By Chris Yeung –
History is full of irony. Despite accusations of a British sell-out by some, Hong Kong people reacted with mixed feelings to the fate of the beginning of a countdown to British colonial rule in 1997 and a period of uncertainty thereafter following the sealing of the Sino-British Joint Declaration in 1984.
Since then, more than one million people had voted with their feet. Many have returned before or after 1997 with a foreign passport, dubbed as an insurance policy. The remaining millions of Hongkongers have resigned to the reality of communist rule under the then untried “one country, two systems” formula. Then, calls for self-rule, self-autonomy, self-determination and independence were largely unheard of.
Now, those once-taboo slogans have become the buzzwords in some quarters of the society, in particular in university campuses, three months to the 19th anniversary of the handover.
On Monday, a group of young people, mostly university students, have inaugurated the Hong Kong National Party (香港民族黨) , the first political party that explicitly calls for independence. They claimed to have about 50 members. The ultimate goal, they said, is to set up a “Hong Kong republic” and put an end to Chinese dictatorial, colonial rule” so that Hong Kong people can “return to normal life.”
Speaking at a press conference, party convenor Chan Ho-tin said the independence of Hong Kong will “definitely happen” with the Chinese Communist Party intensifying their persecution against Hong Kong people. He said they would contest the upcoming Legislative Council election. The party, he said, did not rule out any effective means of political struggle.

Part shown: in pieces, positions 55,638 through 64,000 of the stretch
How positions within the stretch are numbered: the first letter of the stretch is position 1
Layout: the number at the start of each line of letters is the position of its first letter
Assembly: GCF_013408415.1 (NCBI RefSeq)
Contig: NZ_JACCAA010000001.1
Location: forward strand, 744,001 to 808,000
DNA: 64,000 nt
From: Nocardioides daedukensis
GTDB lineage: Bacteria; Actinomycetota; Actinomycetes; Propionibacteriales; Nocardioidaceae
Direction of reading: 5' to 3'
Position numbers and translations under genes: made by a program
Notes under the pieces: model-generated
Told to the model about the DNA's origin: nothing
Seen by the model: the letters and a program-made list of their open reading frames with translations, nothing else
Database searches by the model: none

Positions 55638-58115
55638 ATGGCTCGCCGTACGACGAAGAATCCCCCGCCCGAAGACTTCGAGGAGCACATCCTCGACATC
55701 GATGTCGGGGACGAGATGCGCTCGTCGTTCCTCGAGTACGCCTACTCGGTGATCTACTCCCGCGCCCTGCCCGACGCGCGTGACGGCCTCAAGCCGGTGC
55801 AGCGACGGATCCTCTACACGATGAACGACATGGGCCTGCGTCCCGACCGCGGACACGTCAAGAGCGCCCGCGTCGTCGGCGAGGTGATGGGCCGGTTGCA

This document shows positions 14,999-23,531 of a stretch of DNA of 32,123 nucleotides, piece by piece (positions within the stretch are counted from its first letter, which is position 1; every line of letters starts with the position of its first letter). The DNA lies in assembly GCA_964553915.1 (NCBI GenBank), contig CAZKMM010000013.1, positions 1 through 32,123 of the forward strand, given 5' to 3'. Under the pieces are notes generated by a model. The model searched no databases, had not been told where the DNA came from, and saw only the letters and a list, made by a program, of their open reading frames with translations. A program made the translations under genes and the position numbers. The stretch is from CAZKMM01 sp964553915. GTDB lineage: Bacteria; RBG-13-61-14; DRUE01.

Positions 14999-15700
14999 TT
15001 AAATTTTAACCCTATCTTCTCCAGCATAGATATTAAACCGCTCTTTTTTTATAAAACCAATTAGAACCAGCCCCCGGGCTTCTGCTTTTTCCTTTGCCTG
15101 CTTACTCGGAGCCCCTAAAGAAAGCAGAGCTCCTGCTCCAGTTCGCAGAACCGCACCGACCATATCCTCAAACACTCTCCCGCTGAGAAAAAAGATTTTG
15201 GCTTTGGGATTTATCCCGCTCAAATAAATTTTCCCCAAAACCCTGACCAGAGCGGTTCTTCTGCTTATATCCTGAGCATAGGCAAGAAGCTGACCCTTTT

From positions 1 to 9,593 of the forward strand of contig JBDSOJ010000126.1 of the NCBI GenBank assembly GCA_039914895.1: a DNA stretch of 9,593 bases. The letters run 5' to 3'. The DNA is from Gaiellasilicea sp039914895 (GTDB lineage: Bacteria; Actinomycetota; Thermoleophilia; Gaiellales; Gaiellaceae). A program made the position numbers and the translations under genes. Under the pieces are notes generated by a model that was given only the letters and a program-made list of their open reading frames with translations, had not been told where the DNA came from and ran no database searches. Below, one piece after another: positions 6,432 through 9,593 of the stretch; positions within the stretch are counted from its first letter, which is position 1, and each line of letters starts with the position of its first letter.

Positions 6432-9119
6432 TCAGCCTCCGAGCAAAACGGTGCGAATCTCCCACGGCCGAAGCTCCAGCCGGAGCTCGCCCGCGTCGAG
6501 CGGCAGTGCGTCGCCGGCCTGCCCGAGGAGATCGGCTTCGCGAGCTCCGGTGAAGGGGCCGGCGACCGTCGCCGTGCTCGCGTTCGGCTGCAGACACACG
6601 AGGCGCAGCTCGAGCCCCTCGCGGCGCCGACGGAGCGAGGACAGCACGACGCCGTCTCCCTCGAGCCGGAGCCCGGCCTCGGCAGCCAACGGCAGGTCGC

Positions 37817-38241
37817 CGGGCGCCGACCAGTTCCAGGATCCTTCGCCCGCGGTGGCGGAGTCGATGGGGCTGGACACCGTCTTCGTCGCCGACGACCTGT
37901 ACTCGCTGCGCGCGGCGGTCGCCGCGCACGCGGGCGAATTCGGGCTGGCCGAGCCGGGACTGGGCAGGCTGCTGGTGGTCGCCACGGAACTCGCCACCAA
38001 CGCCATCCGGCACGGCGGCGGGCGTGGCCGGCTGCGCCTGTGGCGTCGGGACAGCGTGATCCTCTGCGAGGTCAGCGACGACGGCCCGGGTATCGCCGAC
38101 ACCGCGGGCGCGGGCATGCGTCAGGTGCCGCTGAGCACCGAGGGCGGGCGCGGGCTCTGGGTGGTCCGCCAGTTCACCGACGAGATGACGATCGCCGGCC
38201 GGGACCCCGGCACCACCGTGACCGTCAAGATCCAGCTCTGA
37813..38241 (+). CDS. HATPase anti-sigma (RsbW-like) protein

The emergence of the first political party that flies the banner of Hong Kong independence carries significance more in symbolism than substance. It represents the formation of the extreme faction within the localist force, which can broadly belong to the pan-democratic camp. But how far it can go is not without doubt.
How to go for independence questionable
Questions have already been raised on whether their registration under societies or companies ordinances will be approved by the government. Also importantly, it looks unlikely it will get a big group of followers. Whether they are able to fund their operation and election is also doubtful. And even if they are able to field their candidates in election, their chance of success is slim.
The possibility of a substantive pro-independence movement with considerable support in the society remains remote.
But the trend of growing sentiments of separation and alienation from the mainland, or more accurately, the communist authorities, shows no signs of an end, let alone a reversal of direction.
Those sentiments will be even more prevalent among young people if the central and Hong Kong governments fail to take concrete moves to pacify their discontent.
The public discontent that underpins the support for localism and independence stems from anger and fears that the city’s will lose its identity and character if its unique strengths in its systems and values are being further eroded by Beijing and a government under Leung Chun-ying.
The formation of the new political party is another signal of the simmering discontent and disenchantment with the two governments in the way they have implemented, or perhaps negated, the “one country, two systems” promises.
If left unaddressed, the advocacy for independence may evolve from words to action, which will bring about grave uncertainties to mainland-Hong Kong relation and the future development of the city.
Chris Yeung is founder and editor of the Voice of Hong Kong website. He is a veteran journalist formerly worked with the South China Morning Post and the Hong Kong Economic Journal. He writes on Greater China issues.
Photo: Picture taken from Hong Kong National Party Facebook